Release Date: May 21st, 2013
Developer: Firebrand Games
Platform: [Reviewed: XBOX 360], PlayStation 3, PC
Rated: T for Teen
When you think of Fast and the Furious, you can’t help but think of some of the streets fastest and most whipped out rides. Secondly is the likes of Paul Walker, Vin Diesel, Dwayne “The Rock” Johnson, Tyrese Gibson, Michelle Rodriguez and more. Now Firebird Games is giving you a reason to think more “interactive” as they’ve developed a new Fast and Furious game titled “Showdown.”
It’s not too often where most gamers may put a game in their console and have mixed feelings through the main screen; literally before starting off any sense of gameplay. Prepare yourself, this is one of those games.
The story kicks off in Moscow where Former S.A.S. Owen Shaw (Luke Evans) and Letty Ortiz (Michelle Rodriguez) are ripping the streets, destroying anyone that comes too close by flipping vehicles. From here, the story shifts over to Toretto’s crew. While all are under investigation, detectives believe that both Hobbs and Shaw’s crew are somehow working together.
From there, the story just goes everywhere and becomes more about the racing and shooting up enemies that are looking to take you out. Most of the chapters consist of time trials, eliminations, races and special objectives.
If you went out to the box office and saw Fast & Furious 6, you’ll have a much better grasp of where the story is leading you through gameplay.
On each chapter there are secondary objectives as well. Mindlessly, you must pause the game to review this list. You would think as an objective, it would be displayed on screen, not here. However, completing them will unlock mods and other special items for challenge mode.
There’s also a challenge mode full of mini games like speed check that has you being marked by camera with the fastest speed possible, or air support that allows you to “get In the chopper” and provide air support. Some of the modes are interesting but isn’t enough to hold it all together.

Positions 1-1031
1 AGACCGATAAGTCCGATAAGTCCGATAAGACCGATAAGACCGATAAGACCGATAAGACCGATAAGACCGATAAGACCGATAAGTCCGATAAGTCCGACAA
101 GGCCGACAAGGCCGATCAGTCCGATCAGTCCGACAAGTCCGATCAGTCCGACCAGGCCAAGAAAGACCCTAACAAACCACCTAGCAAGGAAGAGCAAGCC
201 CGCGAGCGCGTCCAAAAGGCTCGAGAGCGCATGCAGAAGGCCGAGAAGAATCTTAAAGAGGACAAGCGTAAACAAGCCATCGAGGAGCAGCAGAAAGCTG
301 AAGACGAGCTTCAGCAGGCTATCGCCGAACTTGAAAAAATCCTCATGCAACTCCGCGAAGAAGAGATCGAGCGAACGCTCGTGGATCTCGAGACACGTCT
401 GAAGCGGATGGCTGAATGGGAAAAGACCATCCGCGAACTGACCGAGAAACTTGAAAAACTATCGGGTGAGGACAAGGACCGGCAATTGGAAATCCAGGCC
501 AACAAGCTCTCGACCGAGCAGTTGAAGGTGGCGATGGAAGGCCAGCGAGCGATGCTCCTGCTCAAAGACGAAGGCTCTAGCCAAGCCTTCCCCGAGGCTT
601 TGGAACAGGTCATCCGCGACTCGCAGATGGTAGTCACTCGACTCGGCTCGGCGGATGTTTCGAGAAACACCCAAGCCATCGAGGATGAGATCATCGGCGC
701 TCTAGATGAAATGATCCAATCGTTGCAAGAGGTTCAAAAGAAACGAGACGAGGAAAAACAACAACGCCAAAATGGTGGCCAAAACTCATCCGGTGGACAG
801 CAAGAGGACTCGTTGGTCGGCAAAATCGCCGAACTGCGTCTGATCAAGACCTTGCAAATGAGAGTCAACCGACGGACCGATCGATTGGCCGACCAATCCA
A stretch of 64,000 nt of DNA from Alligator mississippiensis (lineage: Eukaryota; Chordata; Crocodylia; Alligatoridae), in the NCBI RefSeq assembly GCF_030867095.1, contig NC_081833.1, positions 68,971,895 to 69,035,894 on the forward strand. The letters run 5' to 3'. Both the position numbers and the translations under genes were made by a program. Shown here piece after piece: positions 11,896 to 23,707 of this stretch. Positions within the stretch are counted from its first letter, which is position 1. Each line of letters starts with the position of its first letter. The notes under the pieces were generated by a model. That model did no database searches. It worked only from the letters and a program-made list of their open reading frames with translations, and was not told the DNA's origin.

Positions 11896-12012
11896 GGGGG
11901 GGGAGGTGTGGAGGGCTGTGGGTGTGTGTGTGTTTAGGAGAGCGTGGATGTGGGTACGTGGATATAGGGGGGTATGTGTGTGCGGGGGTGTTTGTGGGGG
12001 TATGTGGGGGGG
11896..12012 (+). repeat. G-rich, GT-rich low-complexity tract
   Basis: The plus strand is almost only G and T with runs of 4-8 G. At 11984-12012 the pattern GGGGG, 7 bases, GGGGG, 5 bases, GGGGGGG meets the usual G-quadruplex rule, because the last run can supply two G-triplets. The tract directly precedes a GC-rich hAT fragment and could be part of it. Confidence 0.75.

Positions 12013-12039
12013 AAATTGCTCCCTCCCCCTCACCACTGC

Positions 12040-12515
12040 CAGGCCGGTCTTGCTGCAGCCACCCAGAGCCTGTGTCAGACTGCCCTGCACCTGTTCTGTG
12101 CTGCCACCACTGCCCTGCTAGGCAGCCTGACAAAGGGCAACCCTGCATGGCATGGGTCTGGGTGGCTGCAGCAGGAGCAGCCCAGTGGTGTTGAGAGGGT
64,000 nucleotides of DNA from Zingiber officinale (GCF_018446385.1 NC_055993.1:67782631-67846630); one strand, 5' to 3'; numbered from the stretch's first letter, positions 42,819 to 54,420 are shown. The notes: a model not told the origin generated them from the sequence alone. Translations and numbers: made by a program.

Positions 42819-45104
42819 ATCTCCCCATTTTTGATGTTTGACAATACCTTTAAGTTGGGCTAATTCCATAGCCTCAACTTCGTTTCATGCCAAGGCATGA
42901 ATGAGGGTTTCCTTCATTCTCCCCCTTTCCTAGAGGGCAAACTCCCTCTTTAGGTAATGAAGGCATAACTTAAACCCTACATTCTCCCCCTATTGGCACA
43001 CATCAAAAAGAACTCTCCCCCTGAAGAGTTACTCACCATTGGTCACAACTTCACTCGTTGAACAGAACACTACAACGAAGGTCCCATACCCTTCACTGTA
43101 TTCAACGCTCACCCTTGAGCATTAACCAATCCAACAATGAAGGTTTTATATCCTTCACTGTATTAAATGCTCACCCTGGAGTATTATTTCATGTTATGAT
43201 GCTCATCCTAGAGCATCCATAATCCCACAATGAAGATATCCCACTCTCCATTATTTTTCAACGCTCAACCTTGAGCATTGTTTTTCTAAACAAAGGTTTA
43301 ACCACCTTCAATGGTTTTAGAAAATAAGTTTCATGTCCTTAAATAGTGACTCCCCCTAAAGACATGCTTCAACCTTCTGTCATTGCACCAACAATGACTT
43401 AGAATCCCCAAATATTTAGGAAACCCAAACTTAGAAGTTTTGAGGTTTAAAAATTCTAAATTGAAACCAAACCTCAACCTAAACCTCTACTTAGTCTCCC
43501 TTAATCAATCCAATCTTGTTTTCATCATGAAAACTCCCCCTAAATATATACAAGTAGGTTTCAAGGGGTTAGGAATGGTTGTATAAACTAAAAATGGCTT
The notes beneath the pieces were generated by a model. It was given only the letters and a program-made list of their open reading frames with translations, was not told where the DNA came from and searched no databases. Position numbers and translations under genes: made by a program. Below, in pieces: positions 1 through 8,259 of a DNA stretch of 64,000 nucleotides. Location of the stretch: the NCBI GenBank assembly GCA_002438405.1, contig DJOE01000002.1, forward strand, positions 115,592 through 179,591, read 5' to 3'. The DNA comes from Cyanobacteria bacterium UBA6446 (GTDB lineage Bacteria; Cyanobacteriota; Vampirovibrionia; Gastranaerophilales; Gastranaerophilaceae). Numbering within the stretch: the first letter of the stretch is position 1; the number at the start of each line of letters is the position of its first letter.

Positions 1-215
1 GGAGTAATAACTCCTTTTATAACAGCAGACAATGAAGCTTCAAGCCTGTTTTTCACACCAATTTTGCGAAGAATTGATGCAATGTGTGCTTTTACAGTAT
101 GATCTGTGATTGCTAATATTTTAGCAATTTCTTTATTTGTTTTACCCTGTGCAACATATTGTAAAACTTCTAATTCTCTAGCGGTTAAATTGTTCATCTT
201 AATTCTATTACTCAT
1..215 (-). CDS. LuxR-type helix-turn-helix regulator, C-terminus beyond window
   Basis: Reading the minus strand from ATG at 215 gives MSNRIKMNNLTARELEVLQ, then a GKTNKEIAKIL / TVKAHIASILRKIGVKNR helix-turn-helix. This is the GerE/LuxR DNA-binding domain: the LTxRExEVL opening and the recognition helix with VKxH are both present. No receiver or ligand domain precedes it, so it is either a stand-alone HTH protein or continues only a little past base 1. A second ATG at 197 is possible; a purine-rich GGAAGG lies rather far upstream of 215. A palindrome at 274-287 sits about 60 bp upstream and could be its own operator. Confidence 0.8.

Mechanics are far on the rough side as you delve into the story. Sometimes you’ll feel control of the vehicle, and later realizing drifting can easily spur the vehicle out of control. There’s also parts of the game where the A.I. seems to almost work against you on certain missions. For example, on a mission with Han and Rio, you are pulling down cell towers. If you play as Han, Rio sometime park too far for you to grapple the towers. Even if you switch characters to pull in closer and switch back, Rio will again drive further away, making the pull difficult.
Expect to not only see but hear character likenesses throughout the campaign. However graphically, Showdown is a mess. Imagine The Sims creating an action-packed video game, if you have that in mind, you’ve just pictured Fast & Furious Showdown.
I now have to wonder, especially since the same horrific method was done with The Walking Dead: Survival Instinct, does Activision really care about some of the titles they publish? This is the second title this year that Activision could have cashed in big on, instead they allowed the developers to embarrass themselves with piss poor quality. Think I’m joking? If this had been Call of Duty: Showdown, the game would’ve been amazing. But it isn’t.
Fast & Furious wasn’t the worst either. It sets in as one of those games that could’ve possibly been much more than it is, but something was missing.
Overall Rating: 2.5/5